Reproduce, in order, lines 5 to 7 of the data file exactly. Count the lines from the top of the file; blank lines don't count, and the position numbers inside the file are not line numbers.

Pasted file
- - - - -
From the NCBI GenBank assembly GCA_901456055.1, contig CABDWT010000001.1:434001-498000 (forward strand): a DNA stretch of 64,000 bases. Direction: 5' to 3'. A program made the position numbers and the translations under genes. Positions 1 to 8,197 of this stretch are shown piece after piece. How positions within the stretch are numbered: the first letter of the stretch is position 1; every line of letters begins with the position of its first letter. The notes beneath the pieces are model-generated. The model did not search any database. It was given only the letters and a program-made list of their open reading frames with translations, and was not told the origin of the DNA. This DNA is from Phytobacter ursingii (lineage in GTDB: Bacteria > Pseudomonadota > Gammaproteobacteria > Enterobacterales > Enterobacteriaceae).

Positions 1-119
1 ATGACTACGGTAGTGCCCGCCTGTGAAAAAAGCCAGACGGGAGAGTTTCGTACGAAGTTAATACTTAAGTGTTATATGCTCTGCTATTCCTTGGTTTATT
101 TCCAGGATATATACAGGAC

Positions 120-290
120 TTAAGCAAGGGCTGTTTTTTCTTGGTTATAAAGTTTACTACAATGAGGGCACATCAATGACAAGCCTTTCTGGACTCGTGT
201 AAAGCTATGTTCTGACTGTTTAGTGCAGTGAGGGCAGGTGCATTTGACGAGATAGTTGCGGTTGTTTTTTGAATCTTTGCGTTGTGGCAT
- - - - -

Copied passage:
Positions 120-290
120 TTAAGCAAGGGCTGTTTTTTCTTGGTTATAAAGTTTACTACAATGAGGGCACATCAATGACAAGCCTTTCTGGACTCGTGT
201 AAAGCTATGTTCTGACTGTTTAGTGCAGTGAGGGCAGGTGCATTTGACGAGATAGTTGCGGTTGTTTTTTGAATCTTTGCGTTGTGGCAT